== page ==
Mitochondrial transcription factor A (TFAM) gene variation in Parkinson's disease

Neurosci Lett. 2008 Feb 13;432(1):79-82. doi: 10.1016/j.neulet.2007.12.010. Epub 2007 Dec 15.


Mitochondrial function is necessary to supply the energy required for cell metabolism. Mutations/polymorphisms in mitochondrial DNA (mtDNA) have been implicated in Parkinson's disease (PD). The mitochondrial transcription factor A (TFAM) controls the transcription of mtDNA and regulates the mtDNA-copy number, thus being important for maintaining ATP production. TFAM dysfunction may also be involved in PD, and TFAM gene mutations/polymorphisms could contribute to the risk of developing PD. We searched for gene variants in the seven TFAM-exons in a total of 250 PD-patients. We found five common polymorphisms, and only one was a missense change (S12T in exon 1). Genotype and allele frequencies did not differ between patients and healthy controls (n=225) for the five polymorphisms. Our work suggests that TFAM-variants did not contribute to the risk of developing PD.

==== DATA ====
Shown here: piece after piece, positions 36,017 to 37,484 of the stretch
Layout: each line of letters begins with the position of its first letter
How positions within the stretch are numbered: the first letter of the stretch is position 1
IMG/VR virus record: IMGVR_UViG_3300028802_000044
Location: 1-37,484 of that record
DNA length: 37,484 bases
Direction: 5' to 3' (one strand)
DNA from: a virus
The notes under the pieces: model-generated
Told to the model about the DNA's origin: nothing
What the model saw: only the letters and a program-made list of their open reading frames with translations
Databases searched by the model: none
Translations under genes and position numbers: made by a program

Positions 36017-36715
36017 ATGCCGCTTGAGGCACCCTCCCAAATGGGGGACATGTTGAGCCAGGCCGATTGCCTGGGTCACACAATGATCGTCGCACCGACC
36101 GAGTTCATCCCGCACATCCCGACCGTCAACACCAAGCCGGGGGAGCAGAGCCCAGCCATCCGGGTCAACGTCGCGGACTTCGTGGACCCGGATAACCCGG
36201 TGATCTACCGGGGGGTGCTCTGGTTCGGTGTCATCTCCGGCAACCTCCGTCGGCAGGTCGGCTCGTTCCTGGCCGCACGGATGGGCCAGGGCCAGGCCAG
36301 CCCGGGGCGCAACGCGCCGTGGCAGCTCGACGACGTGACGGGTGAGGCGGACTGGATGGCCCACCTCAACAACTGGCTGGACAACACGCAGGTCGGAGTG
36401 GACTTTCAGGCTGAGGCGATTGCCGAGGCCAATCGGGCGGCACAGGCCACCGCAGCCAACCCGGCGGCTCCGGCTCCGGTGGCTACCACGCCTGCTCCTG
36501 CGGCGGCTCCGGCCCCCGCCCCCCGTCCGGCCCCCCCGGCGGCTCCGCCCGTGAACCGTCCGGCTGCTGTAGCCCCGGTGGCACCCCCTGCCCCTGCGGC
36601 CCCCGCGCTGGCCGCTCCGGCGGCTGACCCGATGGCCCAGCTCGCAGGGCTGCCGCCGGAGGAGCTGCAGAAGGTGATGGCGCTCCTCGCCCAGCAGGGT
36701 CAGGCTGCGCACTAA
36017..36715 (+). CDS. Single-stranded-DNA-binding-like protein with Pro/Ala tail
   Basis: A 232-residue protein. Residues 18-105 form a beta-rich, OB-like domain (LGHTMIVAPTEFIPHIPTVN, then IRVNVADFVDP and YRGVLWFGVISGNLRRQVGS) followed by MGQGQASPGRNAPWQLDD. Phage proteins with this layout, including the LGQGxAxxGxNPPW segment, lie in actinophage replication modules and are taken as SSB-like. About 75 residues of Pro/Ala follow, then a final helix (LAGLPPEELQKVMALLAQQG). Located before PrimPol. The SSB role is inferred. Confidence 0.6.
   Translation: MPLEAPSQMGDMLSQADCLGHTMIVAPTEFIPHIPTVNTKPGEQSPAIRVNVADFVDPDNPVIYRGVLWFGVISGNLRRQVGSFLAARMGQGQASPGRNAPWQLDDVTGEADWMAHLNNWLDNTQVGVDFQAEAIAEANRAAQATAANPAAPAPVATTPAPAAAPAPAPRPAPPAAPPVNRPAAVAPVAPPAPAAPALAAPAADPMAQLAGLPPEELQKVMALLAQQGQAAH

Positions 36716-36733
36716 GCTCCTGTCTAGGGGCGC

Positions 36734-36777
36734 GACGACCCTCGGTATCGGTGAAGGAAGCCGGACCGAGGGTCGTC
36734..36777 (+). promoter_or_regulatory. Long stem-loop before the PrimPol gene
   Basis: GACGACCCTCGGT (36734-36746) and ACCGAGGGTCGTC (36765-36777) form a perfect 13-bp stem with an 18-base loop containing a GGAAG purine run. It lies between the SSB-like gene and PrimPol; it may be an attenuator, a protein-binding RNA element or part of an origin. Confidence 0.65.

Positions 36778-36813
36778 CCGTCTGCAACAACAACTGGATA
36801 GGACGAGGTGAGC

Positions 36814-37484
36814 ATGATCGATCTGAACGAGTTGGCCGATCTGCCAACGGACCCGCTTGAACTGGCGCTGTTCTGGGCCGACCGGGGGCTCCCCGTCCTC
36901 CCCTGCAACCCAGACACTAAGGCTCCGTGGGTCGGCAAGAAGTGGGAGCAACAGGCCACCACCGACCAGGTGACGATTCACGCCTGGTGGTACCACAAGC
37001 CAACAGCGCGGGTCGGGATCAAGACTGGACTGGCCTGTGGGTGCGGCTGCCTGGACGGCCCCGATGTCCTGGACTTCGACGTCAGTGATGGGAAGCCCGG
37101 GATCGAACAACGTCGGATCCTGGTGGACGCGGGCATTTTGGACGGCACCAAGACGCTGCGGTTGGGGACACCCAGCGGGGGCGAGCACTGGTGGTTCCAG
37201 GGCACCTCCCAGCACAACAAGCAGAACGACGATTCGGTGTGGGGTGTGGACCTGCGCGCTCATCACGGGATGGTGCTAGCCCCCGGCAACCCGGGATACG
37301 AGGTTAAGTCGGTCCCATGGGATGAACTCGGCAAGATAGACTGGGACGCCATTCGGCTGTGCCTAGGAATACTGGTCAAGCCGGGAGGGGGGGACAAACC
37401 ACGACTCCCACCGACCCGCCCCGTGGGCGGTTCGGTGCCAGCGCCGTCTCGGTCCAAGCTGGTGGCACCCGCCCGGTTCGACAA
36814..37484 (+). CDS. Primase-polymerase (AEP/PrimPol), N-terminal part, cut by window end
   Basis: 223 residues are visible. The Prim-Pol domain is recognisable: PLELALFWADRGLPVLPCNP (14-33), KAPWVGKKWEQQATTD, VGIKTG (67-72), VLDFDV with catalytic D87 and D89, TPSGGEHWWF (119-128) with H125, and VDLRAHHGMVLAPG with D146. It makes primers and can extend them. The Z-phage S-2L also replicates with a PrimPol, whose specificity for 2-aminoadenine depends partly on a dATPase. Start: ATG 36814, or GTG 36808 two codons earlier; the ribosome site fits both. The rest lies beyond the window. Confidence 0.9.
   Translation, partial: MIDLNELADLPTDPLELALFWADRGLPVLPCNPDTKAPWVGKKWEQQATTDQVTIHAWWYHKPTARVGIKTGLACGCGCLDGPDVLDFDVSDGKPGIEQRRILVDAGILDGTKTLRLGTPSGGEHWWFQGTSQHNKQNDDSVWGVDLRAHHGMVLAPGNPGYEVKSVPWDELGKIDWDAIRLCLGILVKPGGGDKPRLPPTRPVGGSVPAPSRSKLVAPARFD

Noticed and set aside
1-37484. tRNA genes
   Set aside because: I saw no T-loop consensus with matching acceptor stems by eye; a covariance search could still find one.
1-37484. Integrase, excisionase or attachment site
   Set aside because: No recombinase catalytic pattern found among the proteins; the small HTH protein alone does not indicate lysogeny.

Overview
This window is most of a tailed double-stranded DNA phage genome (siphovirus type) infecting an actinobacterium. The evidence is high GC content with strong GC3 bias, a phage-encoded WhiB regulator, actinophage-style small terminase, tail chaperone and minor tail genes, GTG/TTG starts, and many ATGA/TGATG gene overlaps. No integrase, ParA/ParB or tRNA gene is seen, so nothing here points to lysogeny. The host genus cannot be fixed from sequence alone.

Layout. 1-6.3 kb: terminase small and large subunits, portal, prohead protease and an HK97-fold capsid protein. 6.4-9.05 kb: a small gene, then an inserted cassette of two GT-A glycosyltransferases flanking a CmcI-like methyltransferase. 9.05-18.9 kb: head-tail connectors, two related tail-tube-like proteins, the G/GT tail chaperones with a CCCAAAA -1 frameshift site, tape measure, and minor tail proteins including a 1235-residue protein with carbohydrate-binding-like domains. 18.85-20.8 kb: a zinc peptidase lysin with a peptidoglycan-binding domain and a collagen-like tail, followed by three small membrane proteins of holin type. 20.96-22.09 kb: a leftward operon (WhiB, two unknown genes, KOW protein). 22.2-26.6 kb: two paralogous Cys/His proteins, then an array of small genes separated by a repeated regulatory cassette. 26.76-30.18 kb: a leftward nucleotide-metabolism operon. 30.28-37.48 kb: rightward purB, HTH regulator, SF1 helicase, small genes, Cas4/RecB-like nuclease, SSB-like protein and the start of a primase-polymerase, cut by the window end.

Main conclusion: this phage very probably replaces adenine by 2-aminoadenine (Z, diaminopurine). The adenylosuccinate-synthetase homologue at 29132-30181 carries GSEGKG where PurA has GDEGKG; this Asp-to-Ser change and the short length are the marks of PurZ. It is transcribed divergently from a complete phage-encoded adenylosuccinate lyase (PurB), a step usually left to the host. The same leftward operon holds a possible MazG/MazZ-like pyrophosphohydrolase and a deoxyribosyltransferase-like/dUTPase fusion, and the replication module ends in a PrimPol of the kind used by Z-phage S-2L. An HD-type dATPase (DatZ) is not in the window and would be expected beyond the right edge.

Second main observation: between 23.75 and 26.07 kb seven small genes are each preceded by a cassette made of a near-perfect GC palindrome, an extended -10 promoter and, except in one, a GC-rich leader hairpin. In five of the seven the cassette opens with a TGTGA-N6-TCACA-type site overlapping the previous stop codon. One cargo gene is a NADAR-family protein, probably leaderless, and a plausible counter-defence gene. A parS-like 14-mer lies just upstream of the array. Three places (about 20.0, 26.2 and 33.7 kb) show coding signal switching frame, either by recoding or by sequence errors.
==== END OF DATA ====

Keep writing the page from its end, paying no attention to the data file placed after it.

Publication types

  • Research Support, Non-U.S. Gov't

MeSH terms

  • Adult
  • Aged
  • Aged, 80 and over
  • DNA-Binding Proteins / genetics*
  • Energy Metabolism / physiology
  • Female
  • Genetic Predisposition to Disease / epidemiology
  • Genetic Variation*
  • Genotype
  • Humans
  • Male
  • Middle Aged
  • Mitochondrial Proteins / genetics*
  • Mutation, Missense
  • Parkinson Disease / epidemiology*
  • Parkinson Disease / genetics*
  • Polymorphism, Genetic
  • Risk Factors
  • Transcription Factors / genetics*


  • DNA-Binding Proteins
  • Mitochondrial Proteins
  • TFAM protein, human
  • Transcription Factors